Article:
“That’s the nature of the housing market and substantially why we’ve been moving away from stamp duty as a source of revenue because it goes up and down depending on the housing market.”

Rates will rise but only through inflation.

They’re currently scheduled to be raised by 3.75 per cent.

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One key risk to the economic outlook is rising interest rates and the uncertain impact of how high inflation will hit household budgets.

As the cost of living continues to bite, Mr Barr said it was possible relief for Canberrans would need to take priority over budget repair.

“We might need to increase the amount we put into a number of measures,” he said.

It’s hoped negotiations with the Commonwealth would provide some of that monetary relief through bilateral agreements.

Mr Barr was optimistic that even if a recession occurs, as predicted by some economists, the ACT would be well protected.

“I think the ACT has proven to be more resilient and somewhat counter-cyclical,” he said.

“If the economy does look like teetering on the edge of a recession, then a number of economic stabilisers kick in, such as Federal government spending and that tends to flow through our economy first.”

The 2023-24 Budget will be delivered in June.

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The Chief Minister is smiling. Watch out Canberra, an economic Winter is coming.

HiddenDragon7:50 pm 10 Feb 23

This good news spruik is part of the annual budget pantomime that has been going on for many years.

The next part of the cycle, which will come later this year when the next annual budget drops, will be a variation on the theme of “imagine our surprise when we discovered that unforeseen (by people who most definitely did not want to foresee them) costs have more than offset the improved budgetary position announced earlier in the year”.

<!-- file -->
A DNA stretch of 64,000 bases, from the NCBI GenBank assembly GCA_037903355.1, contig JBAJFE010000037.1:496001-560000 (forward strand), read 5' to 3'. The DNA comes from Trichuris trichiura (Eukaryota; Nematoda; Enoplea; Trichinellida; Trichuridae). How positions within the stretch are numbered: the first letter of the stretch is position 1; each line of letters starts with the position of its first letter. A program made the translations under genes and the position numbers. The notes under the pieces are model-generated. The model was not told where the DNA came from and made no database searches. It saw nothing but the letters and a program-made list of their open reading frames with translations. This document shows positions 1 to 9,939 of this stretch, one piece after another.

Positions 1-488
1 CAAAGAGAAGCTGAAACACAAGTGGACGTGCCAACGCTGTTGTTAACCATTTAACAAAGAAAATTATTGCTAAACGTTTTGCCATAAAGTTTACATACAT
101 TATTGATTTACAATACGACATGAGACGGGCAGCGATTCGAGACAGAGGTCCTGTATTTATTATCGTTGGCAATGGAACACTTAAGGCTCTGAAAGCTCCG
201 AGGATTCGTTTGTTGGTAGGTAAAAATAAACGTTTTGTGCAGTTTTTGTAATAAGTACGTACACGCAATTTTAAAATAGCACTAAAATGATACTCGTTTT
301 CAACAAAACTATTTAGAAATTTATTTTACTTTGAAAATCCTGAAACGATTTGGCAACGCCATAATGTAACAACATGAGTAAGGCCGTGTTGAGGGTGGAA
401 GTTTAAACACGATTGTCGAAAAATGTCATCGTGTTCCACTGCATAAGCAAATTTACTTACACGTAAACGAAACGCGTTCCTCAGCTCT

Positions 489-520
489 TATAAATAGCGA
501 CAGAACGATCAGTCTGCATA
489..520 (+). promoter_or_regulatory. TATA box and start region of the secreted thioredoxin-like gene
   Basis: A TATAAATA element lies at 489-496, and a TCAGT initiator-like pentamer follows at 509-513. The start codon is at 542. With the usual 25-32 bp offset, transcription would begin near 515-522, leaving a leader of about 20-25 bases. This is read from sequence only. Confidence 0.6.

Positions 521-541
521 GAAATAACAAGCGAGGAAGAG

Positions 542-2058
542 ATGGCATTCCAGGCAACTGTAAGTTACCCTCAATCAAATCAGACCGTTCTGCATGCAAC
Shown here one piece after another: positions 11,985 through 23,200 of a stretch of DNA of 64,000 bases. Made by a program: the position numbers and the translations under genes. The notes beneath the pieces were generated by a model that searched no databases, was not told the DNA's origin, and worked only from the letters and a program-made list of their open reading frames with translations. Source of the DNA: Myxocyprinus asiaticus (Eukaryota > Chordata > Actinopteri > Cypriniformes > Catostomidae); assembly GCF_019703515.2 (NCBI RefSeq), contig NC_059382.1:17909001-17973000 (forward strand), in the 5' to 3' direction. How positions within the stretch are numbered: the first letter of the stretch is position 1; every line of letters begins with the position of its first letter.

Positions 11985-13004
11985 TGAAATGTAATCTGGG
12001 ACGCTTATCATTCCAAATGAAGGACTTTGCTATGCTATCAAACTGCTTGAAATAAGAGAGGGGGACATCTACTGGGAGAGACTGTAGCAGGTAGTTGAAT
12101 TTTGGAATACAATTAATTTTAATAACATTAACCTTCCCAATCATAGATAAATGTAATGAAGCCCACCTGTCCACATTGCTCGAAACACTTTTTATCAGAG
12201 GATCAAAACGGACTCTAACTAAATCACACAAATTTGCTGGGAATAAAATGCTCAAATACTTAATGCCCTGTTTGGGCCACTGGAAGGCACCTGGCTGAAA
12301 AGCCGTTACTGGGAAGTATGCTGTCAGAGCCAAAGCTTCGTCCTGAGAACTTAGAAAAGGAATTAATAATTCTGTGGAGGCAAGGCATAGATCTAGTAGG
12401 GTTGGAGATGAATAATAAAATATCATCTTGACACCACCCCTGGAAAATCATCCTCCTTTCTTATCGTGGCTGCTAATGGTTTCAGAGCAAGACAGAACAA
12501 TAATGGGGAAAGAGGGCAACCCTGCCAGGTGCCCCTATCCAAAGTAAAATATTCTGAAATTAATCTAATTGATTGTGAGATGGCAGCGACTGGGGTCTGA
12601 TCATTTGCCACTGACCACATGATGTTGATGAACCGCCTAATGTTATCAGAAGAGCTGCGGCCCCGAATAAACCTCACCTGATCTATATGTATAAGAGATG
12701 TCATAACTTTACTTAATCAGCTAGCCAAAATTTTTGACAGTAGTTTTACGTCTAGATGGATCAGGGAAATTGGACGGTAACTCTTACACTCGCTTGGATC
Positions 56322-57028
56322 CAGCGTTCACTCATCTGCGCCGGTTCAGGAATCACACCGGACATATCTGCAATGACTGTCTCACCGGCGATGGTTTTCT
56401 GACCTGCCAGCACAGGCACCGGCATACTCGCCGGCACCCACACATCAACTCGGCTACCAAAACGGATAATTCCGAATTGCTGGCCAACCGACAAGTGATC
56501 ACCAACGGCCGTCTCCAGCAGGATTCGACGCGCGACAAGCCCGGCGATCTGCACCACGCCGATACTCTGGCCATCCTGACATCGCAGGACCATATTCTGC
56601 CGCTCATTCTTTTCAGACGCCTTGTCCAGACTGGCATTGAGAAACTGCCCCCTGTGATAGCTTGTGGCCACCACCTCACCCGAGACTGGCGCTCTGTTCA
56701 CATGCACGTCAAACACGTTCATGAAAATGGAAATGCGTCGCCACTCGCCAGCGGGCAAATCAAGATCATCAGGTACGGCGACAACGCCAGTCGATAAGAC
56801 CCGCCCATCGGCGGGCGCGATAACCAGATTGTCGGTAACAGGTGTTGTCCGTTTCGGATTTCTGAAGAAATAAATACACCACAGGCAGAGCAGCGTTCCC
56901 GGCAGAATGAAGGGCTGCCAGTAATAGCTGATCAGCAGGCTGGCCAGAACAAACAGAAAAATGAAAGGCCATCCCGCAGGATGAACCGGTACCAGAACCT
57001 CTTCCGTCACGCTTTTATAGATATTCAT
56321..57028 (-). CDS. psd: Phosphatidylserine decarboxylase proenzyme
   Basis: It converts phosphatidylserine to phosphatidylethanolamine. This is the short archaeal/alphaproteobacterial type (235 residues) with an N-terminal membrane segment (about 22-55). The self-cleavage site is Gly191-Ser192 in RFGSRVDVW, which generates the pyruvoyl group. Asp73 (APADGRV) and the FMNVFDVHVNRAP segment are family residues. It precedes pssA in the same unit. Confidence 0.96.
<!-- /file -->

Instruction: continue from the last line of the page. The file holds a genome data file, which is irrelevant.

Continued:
But the bad news later in the year will be camouflaged with lots of waffle about “investing” in this, and “strengthening” that, and “building better” something else, so the slippery slope to fiscal unsustainability for the ACT won’t be anything to be concerned about, will it…….?

I’m Not too surprised that payroll tax is so high. Mr Barr talks about the ACT government’s high exemption for companies before they start having to pay payroll tax. But it’s an artificial exemption. ACT has introduced lots of employment and business regulations, restrictions, controls and insurance compliances that force small companies and sole traders to work via another company. This means you can’t claim a payroll tax exemption even if you do all the work yourself.

Despite living in Canberra for a few decades I couldn’t prove myself a Canberra based worker and had to go through a middleman company who’d registered for this criterion. Another contract where I was the only person doing the actual work for ACT government needed a range of executive positions, occupational services and insurances that a sole trader could never have. Basically you have to pay payroll tax in Canberra for any role you do if you’re not in a public service position, it’s a rort on the self employed in Canberra whilst big consulting companies off shore their tax payments.

Capital Retro6:59 pm 09 Feb 23

“It doesn’t take too much sleuthing to match up rental databases, publicly available, with information on ‘is that property currently on the land tax system’,” he said.

How disingenuous can Barr get? The govt. has access to electricity accounts, motor vehicle registered addresses, healthcare services records etc. and that’s where they get their house occupier details from.

Robodebt 2.0 because landlords, business owners and investors can all go stuff themselves but dole bludgers and welfare cheats are good according to the Greens/labour government books.

No they do not. The use of such information has to be agreed to – and people acknowledge and agree to this when supplying such information. You would be surprised at how little access they are allowed to share across directorates.

Capital Retro4:18 pm 10 Feb 23

What is the first letter you get at your new address? From the AEC telling you you have to re-enroll in your new electorate. Who told them?

Of course it happens – what do you think “shared services” means?